“Our entire justice system rests on the assumption that attorneys can be trusted to be ethical,” said Federal District Judge Dale Fischer. It was Monday morning and Fischer had just begun addressing a leniency request for super-lawyer Terry Christensen, 64, who'd been convicted last August of conspiracy and aiding in wiretapping.

 “The hammer's going up!” whispered private investigator John Nazarian, who was sitting in the packed Roybal Federal Building courtroom.


Indeed, the sentencing hearing started with Christensen's lawyer, Terree Bowers, asking Fischer to accept the recommendations of a federal probation officer, who'd called for Christensen to pay a steep fine and serve home detention while wearing a monitoring bracelet. These suggestions hadn't impressed the government, and Assistant U.S. Attorney Daniel Saunders had earlier submitted a forceful dismissal of the sentencing recommendation.


Fischer's stone-faced expression left little doubt as to whose side she would favor as she listened to Bowers describe Christensen's legal ordeal as “humiliating,” and spoke of how Christensen had been disbarred, lost the law firm he'd built and had to resign as director from a couple of boards. Christensen had, Bowers said, already “experienced extraordinary consequences” for hiring private eye Anthony Pellicano to wiretap the phone conversations on behalf Christensen's billionaire client Kirk Kerkorian. (Pellicano had secretly recorded his phone calls with Christensen and those recordings, played in court during the five-week trial, had sealed the fate of both lawyer and P.I.)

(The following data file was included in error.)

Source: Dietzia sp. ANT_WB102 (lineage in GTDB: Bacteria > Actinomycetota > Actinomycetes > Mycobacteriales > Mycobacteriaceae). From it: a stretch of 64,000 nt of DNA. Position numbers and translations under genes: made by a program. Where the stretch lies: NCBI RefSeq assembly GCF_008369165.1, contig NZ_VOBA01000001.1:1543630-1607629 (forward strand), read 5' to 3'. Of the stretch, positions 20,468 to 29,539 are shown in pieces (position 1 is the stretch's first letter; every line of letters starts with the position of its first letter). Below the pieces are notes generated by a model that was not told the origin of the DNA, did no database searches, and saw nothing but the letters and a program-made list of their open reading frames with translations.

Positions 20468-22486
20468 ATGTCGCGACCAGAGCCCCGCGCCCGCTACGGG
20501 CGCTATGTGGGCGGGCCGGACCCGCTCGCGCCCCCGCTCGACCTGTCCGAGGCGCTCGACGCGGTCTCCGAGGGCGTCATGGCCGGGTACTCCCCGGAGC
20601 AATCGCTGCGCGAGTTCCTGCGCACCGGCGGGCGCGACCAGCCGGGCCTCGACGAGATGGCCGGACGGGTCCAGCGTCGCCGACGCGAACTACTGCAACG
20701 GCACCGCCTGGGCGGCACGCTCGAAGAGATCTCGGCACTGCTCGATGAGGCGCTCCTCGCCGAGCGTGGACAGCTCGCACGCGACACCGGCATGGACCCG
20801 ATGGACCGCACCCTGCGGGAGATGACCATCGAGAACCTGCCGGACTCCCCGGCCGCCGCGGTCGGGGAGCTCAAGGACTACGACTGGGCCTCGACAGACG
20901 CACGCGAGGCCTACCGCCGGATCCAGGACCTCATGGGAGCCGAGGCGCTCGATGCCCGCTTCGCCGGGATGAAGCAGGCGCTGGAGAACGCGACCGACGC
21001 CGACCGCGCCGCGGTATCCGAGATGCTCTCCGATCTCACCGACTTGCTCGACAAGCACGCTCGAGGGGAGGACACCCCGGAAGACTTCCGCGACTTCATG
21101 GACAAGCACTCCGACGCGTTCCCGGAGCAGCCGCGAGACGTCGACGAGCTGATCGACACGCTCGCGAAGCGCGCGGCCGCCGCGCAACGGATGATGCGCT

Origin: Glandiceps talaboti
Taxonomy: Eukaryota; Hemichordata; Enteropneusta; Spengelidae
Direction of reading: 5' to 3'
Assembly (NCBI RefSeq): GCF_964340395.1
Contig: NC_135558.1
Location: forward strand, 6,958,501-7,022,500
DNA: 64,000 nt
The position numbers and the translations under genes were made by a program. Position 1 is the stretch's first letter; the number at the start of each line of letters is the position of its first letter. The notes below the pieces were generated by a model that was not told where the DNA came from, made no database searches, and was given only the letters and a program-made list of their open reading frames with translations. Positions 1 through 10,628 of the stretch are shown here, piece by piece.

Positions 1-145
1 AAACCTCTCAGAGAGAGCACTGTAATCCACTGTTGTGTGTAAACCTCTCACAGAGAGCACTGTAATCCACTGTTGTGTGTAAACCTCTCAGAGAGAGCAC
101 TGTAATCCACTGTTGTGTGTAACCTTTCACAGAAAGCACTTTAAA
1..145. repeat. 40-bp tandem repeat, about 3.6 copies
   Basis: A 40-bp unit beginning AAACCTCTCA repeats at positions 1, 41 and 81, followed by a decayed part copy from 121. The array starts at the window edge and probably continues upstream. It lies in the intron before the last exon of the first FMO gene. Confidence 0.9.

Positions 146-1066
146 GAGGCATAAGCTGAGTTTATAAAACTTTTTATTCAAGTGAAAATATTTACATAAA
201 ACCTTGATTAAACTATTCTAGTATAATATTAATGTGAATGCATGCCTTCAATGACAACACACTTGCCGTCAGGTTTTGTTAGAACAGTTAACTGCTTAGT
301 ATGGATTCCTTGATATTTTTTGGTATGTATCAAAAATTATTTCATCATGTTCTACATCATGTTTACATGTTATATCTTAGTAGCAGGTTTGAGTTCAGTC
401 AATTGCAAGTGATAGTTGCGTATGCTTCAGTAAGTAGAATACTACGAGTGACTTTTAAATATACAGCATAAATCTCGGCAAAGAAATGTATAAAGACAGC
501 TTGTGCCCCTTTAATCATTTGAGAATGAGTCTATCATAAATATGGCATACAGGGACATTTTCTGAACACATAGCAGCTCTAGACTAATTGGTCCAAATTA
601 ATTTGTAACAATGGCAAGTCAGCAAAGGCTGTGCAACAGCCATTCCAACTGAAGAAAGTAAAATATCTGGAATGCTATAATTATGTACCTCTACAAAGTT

When Bowers finished, Dan Saunders rose to note that a letter submitted by Christensen apologizing sorrow for his conduct “only expresses regret for hiring Anthony Pellicano, not for his actions – after three years of ruminating on his indictment,” while making no apologies to the victims of Pellicano's wiretaps.


Moments later Judge Fischer took over to address each and every one of Bowers' written requests, motions and citations for leniency. When she denounced Christensen's actions as attacking the sanctity of attorney-client privilege, a lawyer from a blue-chip L.A. firm, who was sitting in the audience, turned to people in the row behind and held up three fingers. Christensen could forget about that monitoring bracelet.


“There are no grounds for variance for aberrant behavior,” Fischer continued, then turned to Christensen's written apologia. “Mr. Christensen has not taken responsibility for his criminal activity and has shown no remorse for it . . . His regret seems of recent vintage.”


Fischer concurred with the government's view of the Sentence Lite recommendations that the federal probation officer had submitted.


“The probation officer's recommendation was ludicrous,” Fischer said. “Home detention in an 8,000-square-foot house is not punishment.”


Then the hammer came down: Fischer sentenced Christensen to 36 months in prison, to be followed by three years probation, and ordered him to pay a $250,000 fine within 30 days. She did allow him to remain free on bond while his lawyers appeal. It was 10:05 a.m.


Christensen stood stoically as he received his sentence, flanked by lawyers Bowers and Patty Glaser, who is a partner in his old firm. It could've been worse, though, as Christensen could have received five years for each of the two counts with which he was charged. Behind him sat Christensen's wife and son, who wore the uniform of a West Point cadet. If Christensen's appeals fail, he will be joining a very different kind of long gray line.


LA Weekly